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I've got three files, add.h, add.cpp and test.cpp

add.h creates a header for a class, and is nothing but skeletons for implementation later.

add.cpp contains the actual code for the class listed in add.h

test.cpp contains the main method and declares an instance of the class in add and uses some of its methods.

However, I'm having trouble compiling it. In add.h, I have #DEFINES to prevent multiple writes of the header, and in add.cpp and test.cpp I have add.h included, but when I attempt to compile using the line

g++ test.cpp -o test

I get an error about undefined references to the class objects and methods in add.h. I've been searching google on how to compile or run this, but so far no help, can StackOverflow help me?

EDIT: Sorry, I should have also included that I did try g++ test.cpp add.cpp -o test and it didn't work either, yielding the same resulting errors.

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If your class is templatized g++ doesn't always play nice with it if you're trying to keep true to encapsulation. You have two options if this is the case: 1 define everything in your header file (not as easy to read) or two, keep your declarations in your header and then at the end (before the #endif for include guards) use #include "add.cpp" and remove #include "add.h" from the .cpp file. Then try to recompile test.cpp. –  RageD Apr 2 '11 at 20:37
    
That's it. Thank you for the solution. I had created this just to play around with headers and modular code, but it seems a little more complex then I had hoped for. –  Nicholas Apr 2 '11 at 20:43

4 Answers 4

up vote 5 down vote accepted

Compile each file separately, then link:

g++ -Wall -c test.cpp
g++ -Wall -c add.cpp
g++ -o test test.o add.o

Or compile and link all files in one command:

g++ -Wall -o test test.cpp add.cpp
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I attempt both methods and I still get the same error. test.cpp:(.text+0x1a4): undefined reference to `ArrayList<int>::ArrayList()' –  Nicholas Apr 2 '11 at 20:28
    
@Nicholas: That's another issue - see stackoverflow.com/questions/3749099/… –  Erik Apr 2 '11 at 20:30

run g++ test.cpp add.cpp -o test

or

g++ -c add.cpp -o add.o
g++ -c test.cpp -o test.o
g++ test.o add.o -o test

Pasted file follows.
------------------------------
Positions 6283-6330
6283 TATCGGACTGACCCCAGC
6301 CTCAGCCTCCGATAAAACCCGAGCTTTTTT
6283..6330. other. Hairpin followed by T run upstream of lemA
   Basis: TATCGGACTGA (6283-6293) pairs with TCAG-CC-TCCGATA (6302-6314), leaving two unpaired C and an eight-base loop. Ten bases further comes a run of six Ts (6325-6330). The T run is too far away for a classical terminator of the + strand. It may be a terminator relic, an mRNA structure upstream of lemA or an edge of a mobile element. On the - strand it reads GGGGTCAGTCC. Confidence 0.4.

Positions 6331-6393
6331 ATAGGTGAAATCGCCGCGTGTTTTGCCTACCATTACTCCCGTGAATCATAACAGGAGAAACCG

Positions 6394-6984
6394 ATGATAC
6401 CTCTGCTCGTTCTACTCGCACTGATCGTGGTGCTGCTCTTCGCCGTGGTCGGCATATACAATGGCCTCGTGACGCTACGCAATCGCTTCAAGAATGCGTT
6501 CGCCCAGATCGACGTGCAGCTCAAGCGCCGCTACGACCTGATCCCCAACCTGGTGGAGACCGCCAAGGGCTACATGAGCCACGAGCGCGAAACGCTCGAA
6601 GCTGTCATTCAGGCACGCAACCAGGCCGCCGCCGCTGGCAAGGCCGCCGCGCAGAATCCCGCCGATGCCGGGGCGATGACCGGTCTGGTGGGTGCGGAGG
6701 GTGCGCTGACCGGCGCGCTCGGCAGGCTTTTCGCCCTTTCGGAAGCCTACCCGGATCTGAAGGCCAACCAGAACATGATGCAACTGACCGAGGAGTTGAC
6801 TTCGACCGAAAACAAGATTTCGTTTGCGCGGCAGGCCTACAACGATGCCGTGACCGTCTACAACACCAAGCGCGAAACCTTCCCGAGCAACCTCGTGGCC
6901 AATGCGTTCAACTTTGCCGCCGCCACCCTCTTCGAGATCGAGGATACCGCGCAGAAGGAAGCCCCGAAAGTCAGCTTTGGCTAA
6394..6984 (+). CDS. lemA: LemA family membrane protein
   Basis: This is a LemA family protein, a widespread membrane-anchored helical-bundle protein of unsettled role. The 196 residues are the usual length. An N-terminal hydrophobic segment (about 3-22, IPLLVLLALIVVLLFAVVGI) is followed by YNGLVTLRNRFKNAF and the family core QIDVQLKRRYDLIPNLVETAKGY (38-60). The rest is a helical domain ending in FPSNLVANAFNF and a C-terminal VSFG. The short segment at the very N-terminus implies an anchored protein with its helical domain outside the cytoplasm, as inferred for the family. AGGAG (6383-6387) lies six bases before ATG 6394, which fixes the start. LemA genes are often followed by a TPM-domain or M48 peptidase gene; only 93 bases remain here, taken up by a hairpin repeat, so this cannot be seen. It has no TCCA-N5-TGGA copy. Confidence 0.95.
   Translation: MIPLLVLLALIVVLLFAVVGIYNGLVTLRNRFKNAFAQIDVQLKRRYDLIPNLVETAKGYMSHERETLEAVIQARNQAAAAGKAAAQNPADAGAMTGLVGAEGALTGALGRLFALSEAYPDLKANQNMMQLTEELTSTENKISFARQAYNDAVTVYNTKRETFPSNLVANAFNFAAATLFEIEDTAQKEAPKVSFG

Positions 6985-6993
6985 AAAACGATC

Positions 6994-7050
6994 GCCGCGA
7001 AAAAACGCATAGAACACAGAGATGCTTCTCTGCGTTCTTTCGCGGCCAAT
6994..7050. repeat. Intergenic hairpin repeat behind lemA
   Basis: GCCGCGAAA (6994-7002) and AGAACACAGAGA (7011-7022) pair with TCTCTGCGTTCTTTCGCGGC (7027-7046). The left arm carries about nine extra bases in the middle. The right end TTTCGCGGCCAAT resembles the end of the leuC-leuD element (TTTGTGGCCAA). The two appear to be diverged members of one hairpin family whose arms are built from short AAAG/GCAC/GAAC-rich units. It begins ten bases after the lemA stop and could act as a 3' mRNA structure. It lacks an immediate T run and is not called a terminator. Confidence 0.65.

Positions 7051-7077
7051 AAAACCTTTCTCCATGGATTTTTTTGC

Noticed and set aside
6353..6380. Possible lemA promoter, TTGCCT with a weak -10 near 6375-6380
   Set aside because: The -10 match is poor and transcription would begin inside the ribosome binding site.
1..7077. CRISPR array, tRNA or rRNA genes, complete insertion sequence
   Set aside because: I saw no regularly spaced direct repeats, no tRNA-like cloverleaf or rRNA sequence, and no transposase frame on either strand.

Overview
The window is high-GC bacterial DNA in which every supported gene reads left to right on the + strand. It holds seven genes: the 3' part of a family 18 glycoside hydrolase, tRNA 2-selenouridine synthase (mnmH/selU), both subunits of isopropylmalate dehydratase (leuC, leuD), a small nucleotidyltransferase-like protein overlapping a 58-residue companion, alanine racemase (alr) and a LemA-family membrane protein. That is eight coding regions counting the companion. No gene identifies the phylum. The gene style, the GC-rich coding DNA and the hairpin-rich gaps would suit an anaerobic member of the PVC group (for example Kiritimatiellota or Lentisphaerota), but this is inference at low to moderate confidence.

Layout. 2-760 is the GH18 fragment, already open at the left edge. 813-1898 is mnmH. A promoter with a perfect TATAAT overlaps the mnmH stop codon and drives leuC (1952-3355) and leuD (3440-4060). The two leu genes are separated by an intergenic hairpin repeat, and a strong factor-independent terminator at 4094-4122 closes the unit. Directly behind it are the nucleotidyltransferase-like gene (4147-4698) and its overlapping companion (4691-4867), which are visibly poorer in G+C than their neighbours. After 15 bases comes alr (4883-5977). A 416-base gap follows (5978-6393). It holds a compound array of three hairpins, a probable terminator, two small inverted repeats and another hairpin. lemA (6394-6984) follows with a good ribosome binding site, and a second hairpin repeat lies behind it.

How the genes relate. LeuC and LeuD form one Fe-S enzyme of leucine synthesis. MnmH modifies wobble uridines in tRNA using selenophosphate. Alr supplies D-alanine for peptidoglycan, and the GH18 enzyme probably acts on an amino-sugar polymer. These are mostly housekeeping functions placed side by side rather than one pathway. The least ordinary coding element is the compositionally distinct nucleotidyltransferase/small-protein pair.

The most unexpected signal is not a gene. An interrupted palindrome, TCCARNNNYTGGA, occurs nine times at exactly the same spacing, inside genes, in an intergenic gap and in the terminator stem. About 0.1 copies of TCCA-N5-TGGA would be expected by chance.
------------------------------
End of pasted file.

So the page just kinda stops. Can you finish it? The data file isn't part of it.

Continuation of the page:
the -c flag tells gcc to just compile and not link the first two steps compile 1 cpp (a compilation unit) in an object file the last step links those into a single executable

your actual problem comes from the fact that when you compile test.cpp, it refers to some simbols which are undefined. If you're just compiling (-c flag) that's fine, and the next step is to link with those objects file containing the missing symbols.

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run g++ test.cpp add.cpp -o test

EDIT: copypasted my comment here

You need to understand why your initial approach isn't working. When you reference stuff from add.h header in test.cpp, the compiler looks for definitions, but does not find them, because they are in add.cpp and you did not pass it to the compiler. The compiler can't just guess that it should look for the definitions in the add.cpp file just because you included add.h in test.cpp.

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You need to understand why your initial approach isn't working. When you reference stuff from add.h header in test.cpp, the compiler looks for definitions, but does not find them, because they are in add.cpp and you did not pass it to the compiler. The compiler can't just guess that it should look for the definitions in the add.cpp file just because you included add.h in test.cpp. –  Grigory Apr 2 '11 at 20:27
    
I think the comment should be a part of the answer. –  LiraNuna Apr 2 '11 at 20:29
    
Your comment and your edit confuse compiler and linker. It's the latter which needs the add.cpp object code as test.cpp refers to it. –  Dirk Eddelbuettel Apr 2 '11 at 20:56

You need

 g++ test.cpp app.cpp -o myTest

as app.cpp contains code used by test.cpp.

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